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Reinvention: The rewards of trying again

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Vincent Kessler/Reuters

(Read caption) An employee checks halogen inserts for low-energy-consumption light bulbs at a factory in France.

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Who doesn’t love an invention? Think of the light bulb, which had never shined in all of history until Thomas Edison switched it on on Dec. 31, 1879. Think of lasers, helicopters, microchips, elegant equations like E = mc², and even modest wonders like batteries, Velcro, and air conditioning. We honor inventors, enrich them, ask them about the meaning of life.

Reinvention isn’t in that league. The tip-off is the “re,” meaning it’s been done before. If invention is the dazzling hit, reinvention usually begins as a miss. But a miss that is taken back into the workshop, rethought, reworked, and brought out for a second, third, or fourth try can change the world. The light bulb, for instance, only stayed lit after it hadn’t at least 6,000 times. Each time, Edison and his co-workers took stock of what went wrong, made improvements, and tried again. His invention was a serial reinvention.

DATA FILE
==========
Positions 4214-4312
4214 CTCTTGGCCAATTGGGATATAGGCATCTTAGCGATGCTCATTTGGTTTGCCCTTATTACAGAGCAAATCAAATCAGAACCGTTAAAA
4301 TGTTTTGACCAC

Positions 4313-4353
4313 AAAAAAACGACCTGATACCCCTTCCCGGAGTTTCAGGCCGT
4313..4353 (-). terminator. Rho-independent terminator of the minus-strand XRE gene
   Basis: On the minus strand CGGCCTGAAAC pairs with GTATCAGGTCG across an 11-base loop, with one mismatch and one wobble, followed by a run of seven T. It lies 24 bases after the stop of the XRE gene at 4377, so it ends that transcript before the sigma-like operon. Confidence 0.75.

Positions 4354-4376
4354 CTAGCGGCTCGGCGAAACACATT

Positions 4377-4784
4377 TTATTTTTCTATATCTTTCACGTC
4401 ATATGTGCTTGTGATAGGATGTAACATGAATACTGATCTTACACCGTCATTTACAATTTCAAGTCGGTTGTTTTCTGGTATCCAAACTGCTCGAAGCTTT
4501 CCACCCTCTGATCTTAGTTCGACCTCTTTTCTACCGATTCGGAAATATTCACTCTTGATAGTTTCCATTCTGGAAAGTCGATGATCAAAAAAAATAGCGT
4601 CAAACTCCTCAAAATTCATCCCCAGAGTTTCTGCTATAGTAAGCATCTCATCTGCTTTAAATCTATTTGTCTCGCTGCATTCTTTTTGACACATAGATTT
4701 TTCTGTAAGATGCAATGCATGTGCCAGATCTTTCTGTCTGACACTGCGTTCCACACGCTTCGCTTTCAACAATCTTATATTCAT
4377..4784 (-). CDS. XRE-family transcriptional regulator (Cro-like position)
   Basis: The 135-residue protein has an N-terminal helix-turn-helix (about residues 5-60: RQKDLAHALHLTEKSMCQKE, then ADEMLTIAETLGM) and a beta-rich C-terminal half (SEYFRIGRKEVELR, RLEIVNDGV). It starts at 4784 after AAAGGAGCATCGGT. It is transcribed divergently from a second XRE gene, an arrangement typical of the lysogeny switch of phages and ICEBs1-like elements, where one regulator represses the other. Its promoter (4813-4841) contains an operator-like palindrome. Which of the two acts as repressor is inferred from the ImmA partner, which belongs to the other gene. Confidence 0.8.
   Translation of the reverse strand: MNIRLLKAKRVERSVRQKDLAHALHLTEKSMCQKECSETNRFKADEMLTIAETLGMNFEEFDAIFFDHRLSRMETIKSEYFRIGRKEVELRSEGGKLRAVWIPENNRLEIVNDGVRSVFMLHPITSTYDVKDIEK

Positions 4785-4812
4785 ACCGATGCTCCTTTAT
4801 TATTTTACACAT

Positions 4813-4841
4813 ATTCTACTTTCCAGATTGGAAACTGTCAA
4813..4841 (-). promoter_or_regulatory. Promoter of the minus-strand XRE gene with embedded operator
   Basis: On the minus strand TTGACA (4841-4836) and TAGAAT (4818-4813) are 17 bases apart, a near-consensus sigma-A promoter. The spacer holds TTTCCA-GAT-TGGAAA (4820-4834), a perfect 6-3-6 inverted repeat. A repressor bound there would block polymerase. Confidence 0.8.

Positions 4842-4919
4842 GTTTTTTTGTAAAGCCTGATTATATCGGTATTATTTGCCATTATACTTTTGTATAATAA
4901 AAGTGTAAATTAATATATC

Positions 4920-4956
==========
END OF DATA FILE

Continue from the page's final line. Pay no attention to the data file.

For many workers in the wake of the 2007-09 recession, reinvention has not been by choice. Nor has it been easy. But here’s what re-invention always is: necessary. 

For one thing, economic survival depends on reinvention. Job security has all but vanished in most industries. Owning a home or shoveling money into a 401(k) is not the path to financial security it once was believed to be. That’s bad news. The good news is that so many people have experienced financial setbacks, layoffs, or job shifts in recent years that it is clear that failure is not about character flaws.

Failure can be an opportunity. Saying that, of course, is easier than living through it, especially if you’re out of work, in debt, or clinging to a job you don’t like because you need the money. But reinvented careers can be the ones in which people learn more about who they really are and make a go of something they really love. (You can see evidence of that in this special report in The Christian Science Monitor Weekly news magazine.)

The key seems to be to stop mourning the past, honestly assess your skills, envision where you want to be, gain new skills, and then go for it. You may not end up where you think you should, but you will be learning with every step. 

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